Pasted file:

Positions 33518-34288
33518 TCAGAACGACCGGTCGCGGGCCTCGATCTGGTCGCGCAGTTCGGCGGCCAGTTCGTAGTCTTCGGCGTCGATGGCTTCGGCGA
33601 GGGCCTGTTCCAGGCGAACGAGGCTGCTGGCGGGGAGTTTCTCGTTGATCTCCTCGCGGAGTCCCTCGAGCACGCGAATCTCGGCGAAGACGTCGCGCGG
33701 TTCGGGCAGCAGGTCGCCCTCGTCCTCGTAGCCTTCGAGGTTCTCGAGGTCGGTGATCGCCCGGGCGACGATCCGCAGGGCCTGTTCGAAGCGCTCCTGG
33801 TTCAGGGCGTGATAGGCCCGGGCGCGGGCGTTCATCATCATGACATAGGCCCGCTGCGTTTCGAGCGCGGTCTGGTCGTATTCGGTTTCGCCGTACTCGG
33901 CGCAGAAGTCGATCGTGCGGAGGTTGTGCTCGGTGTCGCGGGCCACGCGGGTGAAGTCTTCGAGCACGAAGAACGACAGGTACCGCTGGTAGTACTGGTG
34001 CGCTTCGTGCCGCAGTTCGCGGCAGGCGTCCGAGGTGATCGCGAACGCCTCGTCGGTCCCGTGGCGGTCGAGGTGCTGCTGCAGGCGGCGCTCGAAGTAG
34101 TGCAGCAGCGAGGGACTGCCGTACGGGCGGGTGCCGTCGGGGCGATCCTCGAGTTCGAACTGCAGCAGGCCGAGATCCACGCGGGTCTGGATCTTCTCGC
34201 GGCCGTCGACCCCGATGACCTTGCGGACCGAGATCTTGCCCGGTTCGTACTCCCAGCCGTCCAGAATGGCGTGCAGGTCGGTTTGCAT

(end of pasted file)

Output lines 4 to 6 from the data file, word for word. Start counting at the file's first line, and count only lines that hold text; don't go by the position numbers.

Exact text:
33701 TTCGGGCAGCAGGTCGCCCTCGTCCTCGTAGCCTTCGAGGTTCTCGAGGTCGGTGATCGCCCGGGCGACGATCCGCAGGGCCTGTTCGAAGCGCTCCTGG
33801 TTCAGGGCGTGATAGGCCCGGGCGCGGGCGTTCATCATCATGACATAGGCCCGCTGCGTTTCGAGCGCGGTCTGGTCGTATTCGGTTTCGCCGTACTCGG
33901 CGCAGAAGTCGATCGTGCGGAGGTTGTGCTCGGTGTCGCGGGCCACGCGGGTGAAGTCTTCGAGCACGAAGAACGACAGGTACCGCTGGTAGTACTGGTG